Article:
Shabbat 36b:3-6שבת ל״ו ב:ג׳-ו׳
The William Davidson Talmudתלמוד מהדורת ויליאם דוידסון
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36bל״ו ב

למאי נפקא מינה לגיטי נשים:

What is the practical halakhic difference that emerges from this change of names? It is in the area of women’s bills of divorce. With regard to bills of divorce, special care is devoted to ensuring that the name of the place where the bill is written is not altered. Therefore, it is important to be aware that Babylon underwent a name change in later generations.



הדרן עלך במה מדליקין

מתני׳ כירה שהסיקוה בקש ובגבבא נותנים עליה תבשיל בגפת ובעצים לא יתן עד שיגרוף או עד שיתן את האפר בית שמאי אומרים חמין אבל לא תבשיל ובית הלל אומרים חמין ותבשיל בית שמאי אומרים נוטלין אבל לא מחזירין ובית הלל אומרים אף מחזירין:

MISHNA: With regard to a stove that was lit on Shabbat eve with straw or with rakings, scraps collected from the field, one may place a pot of cooked food atop it on Shabbat. The fire in this stove was certainly extinguished while it was still day, as both straw and rakings are materials that burn quickly. However, if the stove was lit with pomace, pulp that remains from sesame seeds, olives, and the like after the oil is squeezed from them, and if it was lit with wood, one may not place a pot atop it on Shabbat until he sweeps the coals from the stove while it is still day or until he places ashes on the coals, so that the fire will not ignite on Shabbat. Beit Shammai say: Even after one has swept away the coals, it is only permitted to place hot water on it, as it is sufficiently hot and does not require additional cooking, but not cooked food. Since, in general, one prefers that food will cook more, there is concern lest he come to ignite the fire by stoking the coals. And Beit Hillel say: Both hot water and cooked food may be placed. Beit Shammai say: One may remove a pot from the stove on Shabbat but may not return it. And Beit Hillel say: One may even return it.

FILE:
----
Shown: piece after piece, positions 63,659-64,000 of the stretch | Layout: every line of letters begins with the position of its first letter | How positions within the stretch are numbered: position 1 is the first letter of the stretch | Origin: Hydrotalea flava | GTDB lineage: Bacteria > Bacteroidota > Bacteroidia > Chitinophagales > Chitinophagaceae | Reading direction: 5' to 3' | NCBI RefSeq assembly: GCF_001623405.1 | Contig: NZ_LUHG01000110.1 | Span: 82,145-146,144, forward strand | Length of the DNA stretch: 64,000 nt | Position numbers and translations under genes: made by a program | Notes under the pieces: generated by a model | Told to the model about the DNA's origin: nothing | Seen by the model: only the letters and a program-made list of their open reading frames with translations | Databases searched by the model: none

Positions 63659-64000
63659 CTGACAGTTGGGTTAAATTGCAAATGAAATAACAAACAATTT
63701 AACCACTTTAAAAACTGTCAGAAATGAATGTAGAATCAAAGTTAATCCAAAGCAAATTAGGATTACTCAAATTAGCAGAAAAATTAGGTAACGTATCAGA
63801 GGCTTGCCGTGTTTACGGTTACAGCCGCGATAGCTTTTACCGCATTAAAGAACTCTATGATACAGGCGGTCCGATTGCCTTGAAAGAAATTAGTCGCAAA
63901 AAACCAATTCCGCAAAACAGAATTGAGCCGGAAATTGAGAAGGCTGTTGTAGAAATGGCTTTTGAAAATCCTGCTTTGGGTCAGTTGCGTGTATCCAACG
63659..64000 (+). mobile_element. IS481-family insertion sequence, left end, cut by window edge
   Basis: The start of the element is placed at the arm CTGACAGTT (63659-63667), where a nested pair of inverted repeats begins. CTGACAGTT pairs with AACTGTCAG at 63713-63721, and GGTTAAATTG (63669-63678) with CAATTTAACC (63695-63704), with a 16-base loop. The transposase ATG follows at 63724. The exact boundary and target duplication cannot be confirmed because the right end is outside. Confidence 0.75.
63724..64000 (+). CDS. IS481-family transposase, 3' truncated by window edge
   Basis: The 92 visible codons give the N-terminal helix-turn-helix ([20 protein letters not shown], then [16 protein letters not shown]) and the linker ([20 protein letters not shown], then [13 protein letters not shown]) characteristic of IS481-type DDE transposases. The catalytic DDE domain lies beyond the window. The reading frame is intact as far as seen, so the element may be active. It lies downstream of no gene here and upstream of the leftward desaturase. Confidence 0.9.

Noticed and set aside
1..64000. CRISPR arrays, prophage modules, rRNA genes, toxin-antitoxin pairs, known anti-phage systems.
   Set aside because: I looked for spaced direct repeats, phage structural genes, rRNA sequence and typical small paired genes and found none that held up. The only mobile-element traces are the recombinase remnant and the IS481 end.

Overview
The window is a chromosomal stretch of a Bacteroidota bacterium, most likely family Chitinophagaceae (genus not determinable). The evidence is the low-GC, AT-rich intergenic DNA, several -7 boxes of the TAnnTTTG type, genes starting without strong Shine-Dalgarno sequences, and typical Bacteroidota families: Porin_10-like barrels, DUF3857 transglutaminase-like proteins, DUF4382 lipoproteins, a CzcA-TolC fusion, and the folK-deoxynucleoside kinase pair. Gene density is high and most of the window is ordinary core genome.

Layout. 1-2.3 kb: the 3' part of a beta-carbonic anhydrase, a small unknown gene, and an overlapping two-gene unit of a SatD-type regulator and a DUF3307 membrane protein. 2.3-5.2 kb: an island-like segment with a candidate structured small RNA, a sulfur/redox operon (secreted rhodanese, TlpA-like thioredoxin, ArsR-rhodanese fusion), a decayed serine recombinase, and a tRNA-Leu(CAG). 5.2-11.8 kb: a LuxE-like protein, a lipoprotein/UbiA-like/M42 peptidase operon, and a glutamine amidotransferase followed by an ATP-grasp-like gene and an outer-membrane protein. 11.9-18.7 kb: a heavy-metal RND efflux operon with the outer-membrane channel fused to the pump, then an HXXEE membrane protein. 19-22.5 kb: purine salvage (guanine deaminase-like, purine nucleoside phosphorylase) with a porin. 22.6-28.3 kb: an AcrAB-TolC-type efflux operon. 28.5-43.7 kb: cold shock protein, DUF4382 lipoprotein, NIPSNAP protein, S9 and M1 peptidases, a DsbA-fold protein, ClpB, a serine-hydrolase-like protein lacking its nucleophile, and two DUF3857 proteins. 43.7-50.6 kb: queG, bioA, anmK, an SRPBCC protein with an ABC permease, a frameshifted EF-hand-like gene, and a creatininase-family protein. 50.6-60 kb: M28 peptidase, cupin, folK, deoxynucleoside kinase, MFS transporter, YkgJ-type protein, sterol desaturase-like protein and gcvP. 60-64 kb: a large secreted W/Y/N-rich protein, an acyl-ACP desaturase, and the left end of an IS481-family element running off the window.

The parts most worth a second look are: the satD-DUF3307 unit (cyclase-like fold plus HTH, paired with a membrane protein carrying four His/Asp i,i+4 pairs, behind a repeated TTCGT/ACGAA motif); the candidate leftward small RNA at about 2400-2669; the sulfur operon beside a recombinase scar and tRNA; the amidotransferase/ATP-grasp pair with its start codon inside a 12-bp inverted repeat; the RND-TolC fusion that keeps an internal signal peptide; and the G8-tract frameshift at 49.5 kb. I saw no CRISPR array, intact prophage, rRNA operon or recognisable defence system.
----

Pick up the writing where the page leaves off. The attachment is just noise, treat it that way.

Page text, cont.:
גמ׳ איבעיא להו האי לא יתן לא יחזיר הוא אבל לשהות משהין אף על פי שאינו גרוף ואינו קטום ומני חנניה היא דתניא חנניה אומר כל שהוא כמאכל בן דרוסאי מותר לשהותו על גבי כירה אף על פי שאינו גרוף ואינו קטום או דילמא לשהות תנן ואי גרוף וקטום אין אי לא לא וכל שכן להחזיר

GEMARA: The students raised a dilemma with regard to the explanation of the mishna. That which we learned in the mishna: One may not place, does it mean that one may not return a pot that he took off the fire and wishes to return on Shabbat; however, to leave the pot from Shabbat eve into Shabbat, one may leave it even though this stove is not swept of its coals and its coals are not covered with ashes? And, according to this, whose opinion is it in this mishna? It is the opinion of Ḥananya. As it was taught in a baraita, Ḥananya says: Any food that has already been cooked to the extent of the food of ben Drosai, who would only cook his food the minimum amount necessary, one is permitted to leave it atop a stove on Shabbat even though the stove is not swept and not covered with ashes. Or perhaps, that which we learned in the mishna: One may not place, means one may not leave it on the fire from Shabbat eve. And if the coals in the stove were swept or covered with ashes, yes, one may leave the pot on the stove. And if not, no, one may not leave it, and all the more so one may not return it to the stove on Shabbat under any circumstances.